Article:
Steven Smith was given captaincy too young but I’d support him getting the job again
“Obviously I don’t make that decision but the time I played with Steve as captain he was excellent,” Paine said of Smith
Australia captain Tim Paine has argued that Steven Smith was too immature for the demands of captaincy when the national role was first handed to him in 2014 and 2015. But Paine has fewer qualms about Smith returning to the job whenever the incumbent chooses to retire.
Paine, who initially had been unsure of whether he would continue as captain beyond the end of the 2019 Ashes, has hung on for another two years since, and the national team coach Justin Langer has attempted to end any speculation on the future by claiming that the selectors aren’t even discussing the issue.
But this summer’s Ashes series looms as the most logical conclusion to Paine’s unexpected run in the job, which came about directly through the Newlands scandal that saw Smith banned from playing for a year and banned from leadership for two years.
“At least another six Tests,” Paine told the Chappell Foundation dinner when asked how long he had left. “If I feel like the time is right and we’ve beaten the Poms 5-0, what a way to go out. But it might be a tight series and we might be chasing 300 on the last day and I’m 100 not out and hit the winning runs — and then I might go again.”
Smith’s entourage, including his leadership mentor Maurice Duffy, are adamant that he should get the chance for a second go at a role that was snatched away from him after events in South Africa.
“It would be a tragedy right now if he didn’t get the opportunity to be captain again,” Duffy told the Sydney Morning Herald in 2019. “He owns himself much more now. He has an inner calmness. He owns his own feelings a lot better now, he’s much more in control of himself. I think he’s got a better outlook on life right now and I think he appreciates hugely what has been given to him.”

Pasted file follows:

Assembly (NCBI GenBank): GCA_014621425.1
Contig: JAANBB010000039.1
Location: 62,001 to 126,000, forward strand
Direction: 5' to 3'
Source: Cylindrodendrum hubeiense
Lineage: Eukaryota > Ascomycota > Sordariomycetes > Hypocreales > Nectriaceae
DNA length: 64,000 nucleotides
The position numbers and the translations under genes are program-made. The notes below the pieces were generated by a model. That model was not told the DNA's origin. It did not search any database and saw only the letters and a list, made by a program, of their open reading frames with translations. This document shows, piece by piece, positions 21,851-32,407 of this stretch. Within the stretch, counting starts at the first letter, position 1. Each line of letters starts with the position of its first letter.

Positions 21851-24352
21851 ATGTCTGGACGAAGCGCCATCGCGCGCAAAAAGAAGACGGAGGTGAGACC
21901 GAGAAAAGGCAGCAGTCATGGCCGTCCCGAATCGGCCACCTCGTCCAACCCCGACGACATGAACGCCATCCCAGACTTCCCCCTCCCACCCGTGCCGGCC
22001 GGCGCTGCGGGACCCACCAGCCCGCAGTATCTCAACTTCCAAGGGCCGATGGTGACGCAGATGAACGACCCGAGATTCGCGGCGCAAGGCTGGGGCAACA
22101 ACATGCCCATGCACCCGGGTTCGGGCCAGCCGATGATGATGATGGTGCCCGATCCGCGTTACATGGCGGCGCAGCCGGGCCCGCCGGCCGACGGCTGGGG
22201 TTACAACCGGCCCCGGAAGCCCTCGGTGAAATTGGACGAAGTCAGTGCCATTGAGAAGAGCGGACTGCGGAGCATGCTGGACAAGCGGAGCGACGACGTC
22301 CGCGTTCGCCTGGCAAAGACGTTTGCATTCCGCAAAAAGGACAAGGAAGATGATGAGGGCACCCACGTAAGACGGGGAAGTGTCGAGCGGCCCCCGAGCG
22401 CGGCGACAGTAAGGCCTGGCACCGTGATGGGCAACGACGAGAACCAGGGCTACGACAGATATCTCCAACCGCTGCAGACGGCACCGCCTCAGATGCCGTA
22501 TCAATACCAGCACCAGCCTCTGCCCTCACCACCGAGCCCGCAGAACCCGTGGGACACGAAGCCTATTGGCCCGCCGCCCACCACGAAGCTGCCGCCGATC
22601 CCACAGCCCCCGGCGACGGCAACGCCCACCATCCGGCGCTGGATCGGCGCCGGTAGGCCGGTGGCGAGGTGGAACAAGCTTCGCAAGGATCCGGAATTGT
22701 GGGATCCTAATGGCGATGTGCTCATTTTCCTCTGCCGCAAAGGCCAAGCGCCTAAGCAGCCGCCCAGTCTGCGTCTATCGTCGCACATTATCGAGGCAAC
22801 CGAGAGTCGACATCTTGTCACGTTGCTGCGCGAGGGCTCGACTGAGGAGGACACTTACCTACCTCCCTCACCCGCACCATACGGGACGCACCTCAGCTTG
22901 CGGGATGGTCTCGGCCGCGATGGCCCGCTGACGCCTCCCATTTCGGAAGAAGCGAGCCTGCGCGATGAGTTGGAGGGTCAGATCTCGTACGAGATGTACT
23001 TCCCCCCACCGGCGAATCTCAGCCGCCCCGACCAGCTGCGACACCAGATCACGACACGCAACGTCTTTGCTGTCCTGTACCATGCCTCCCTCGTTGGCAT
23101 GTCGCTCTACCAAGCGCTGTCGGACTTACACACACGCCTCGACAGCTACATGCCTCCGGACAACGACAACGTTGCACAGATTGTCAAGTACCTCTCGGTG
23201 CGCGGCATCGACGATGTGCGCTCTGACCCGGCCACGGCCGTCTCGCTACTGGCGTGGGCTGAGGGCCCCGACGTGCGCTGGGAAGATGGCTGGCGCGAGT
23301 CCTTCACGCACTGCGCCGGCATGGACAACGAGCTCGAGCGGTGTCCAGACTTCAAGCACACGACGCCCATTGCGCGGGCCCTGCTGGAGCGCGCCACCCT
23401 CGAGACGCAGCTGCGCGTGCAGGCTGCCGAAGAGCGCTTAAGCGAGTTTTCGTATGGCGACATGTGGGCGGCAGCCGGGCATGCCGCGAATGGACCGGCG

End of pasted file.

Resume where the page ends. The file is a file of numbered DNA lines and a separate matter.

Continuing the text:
Other senior figures in Australian cricket are not so sure, and New South Wales broadened the race to replace Paine by handing domestic limited-overs captaincy duties to Pat Cummins instead of Smith earlier this year. Paine, who has never argued against Smith getting the job again, maintained his stance on Wednesday night.
“I think so. Obviously I don’t make that decision but the time I played with Steve as captain he was excellent. Certainly tactically he is as good as you get,” Paine said. “He’s probably a bit like me when I was at the start of my captaincy journey in Tasmania — he was thrown into a very big role at a very, very young age and he probably wasn’t quite ready for it.
“But by the time I came in he was growing into that role and getting better and better. Then obviously South Africa events happened and he’s not doing it anymore. But yeah I would support him getting that job again.”
On captaincy in general, Paine said that in his experience that ambition for leadership was often a dangerous thing. “In my experience the guy who wants it too much is probably not the best option,” Paine said. “So if [his son] Charlie does come up and says he wants to be captain of Australia, I’d say just lower your expectations and worry about being a good player and a good team man and whatever happens from that would happen.”